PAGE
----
top of page

First Sunday of Advent - November 27, 2022

The Late Great Planet Earth.

Like a Thief in the Night.

The Left Behind Series.

For those of us who grew up in a certain strand of American culture, our Gospel passage today really had its media moment, didn't it?

I can actually remember going to a slumber party where when the first girl fell asleep, we all arranged our clothes and shoes around her as if we'd been raptured and she’d been left behind. We left the room and banged on some pots and pans to wake her up . . . I mean, a certain dramatic interpretation of this Gospel passage hit the culture hard in the 80s.

If you ever lost friends in middle school over whether you were a pre- or post millennialist,

or maybe you slept in the same bed as your sibling for years just to make sure one of you wasn't left behind . . . then you know exactly what I’m talking about.

[That's a thing that could have happened. Allegedly.]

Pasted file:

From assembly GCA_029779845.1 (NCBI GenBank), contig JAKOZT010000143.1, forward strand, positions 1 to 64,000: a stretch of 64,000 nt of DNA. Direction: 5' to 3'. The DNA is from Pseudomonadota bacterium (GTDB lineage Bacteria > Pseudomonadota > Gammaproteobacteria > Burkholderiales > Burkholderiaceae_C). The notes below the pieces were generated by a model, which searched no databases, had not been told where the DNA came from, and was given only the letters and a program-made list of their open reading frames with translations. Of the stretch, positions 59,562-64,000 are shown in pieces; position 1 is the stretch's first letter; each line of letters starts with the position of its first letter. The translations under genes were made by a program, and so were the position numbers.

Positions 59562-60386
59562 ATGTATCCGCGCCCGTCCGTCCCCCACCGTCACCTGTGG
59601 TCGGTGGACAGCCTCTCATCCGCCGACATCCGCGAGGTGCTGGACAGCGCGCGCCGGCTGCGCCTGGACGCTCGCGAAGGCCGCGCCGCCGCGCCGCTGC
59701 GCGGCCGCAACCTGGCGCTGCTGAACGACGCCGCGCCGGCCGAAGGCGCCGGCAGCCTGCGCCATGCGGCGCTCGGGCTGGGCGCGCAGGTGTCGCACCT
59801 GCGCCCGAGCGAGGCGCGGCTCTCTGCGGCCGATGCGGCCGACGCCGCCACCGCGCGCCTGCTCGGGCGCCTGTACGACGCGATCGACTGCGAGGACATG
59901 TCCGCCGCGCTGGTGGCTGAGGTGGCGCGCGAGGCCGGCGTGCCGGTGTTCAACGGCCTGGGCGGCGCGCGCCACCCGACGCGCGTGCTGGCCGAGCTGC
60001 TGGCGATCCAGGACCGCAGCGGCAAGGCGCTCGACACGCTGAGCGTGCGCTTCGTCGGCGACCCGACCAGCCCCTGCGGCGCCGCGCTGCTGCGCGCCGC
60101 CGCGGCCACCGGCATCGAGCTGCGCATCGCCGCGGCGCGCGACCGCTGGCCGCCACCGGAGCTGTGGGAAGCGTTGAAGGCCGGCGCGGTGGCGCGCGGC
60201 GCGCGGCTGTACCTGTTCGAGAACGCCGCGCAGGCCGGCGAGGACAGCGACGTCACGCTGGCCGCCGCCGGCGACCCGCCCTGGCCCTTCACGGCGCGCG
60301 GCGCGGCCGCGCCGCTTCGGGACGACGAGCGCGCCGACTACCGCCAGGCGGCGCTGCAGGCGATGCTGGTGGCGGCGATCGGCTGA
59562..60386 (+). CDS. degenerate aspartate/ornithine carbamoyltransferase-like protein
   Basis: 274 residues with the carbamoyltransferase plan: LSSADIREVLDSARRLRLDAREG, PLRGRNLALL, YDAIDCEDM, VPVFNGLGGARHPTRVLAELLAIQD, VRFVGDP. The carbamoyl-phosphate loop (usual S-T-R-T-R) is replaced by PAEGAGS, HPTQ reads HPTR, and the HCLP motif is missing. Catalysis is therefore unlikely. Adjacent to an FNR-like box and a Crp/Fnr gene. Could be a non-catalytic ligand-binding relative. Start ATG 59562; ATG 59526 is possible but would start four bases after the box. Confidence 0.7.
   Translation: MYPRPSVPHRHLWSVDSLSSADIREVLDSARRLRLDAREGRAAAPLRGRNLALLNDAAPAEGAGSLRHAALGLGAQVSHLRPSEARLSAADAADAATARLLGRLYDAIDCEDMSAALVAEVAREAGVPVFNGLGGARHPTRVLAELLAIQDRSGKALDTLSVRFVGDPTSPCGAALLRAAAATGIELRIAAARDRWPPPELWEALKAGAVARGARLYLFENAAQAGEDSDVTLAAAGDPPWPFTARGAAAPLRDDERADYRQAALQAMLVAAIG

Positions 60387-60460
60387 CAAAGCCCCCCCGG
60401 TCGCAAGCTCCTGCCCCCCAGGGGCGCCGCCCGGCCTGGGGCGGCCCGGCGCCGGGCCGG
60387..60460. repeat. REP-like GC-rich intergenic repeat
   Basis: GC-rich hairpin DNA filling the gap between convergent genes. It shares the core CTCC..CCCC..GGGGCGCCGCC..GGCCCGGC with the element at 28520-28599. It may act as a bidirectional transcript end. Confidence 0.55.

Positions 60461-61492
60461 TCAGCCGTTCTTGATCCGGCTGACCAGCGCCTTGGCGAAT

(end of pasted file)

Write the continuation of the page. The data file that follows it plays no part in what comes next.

If you have no idea what I'm talking about, you're probably a cradle Episcopalian.

The mid 1800s rapture theology of John Nelson Darby never really made it into the matrix of our “Scripture, tradition, reason” paradigm, so it makes sense that it wasn't on your radar.

In fact, most of you probably know by now that I live in far northwestern Washington state - right up by the Canadian border - and I was in church there a couple of weeks ago. Coffee hour. Like one does.

And I answered a question with a tongue-in-cheek "Well, that depends if you're a pre or post-tribber ..." and the other person just looked at me very blankly,

But thankfully I was saved from the awkward task of trying to explain the joke, because someone came into the parish hall and announced that a white Subaru in the parking lot had its lights on. So, naturally, half of us had to leave to check our cars.

Which, incidentally is the closest that Episcopalians get to being raptured - two will be having coffee, one will be taken, the other left behind.


Joking aside, Deacon Tammy did a fabulous job a couple of Sundays ago conveying the FEAR that passages like this have instilled in people, and the lingering anxiety many people are still carrying around. Deacon Tammy referred to the movie she saw depicting children being torn from their parents arms as the child is raptured up to heaven leaving behind the rest of the family.

Many of us could relate to Tammy’s story because many of us have been evangelized in this way.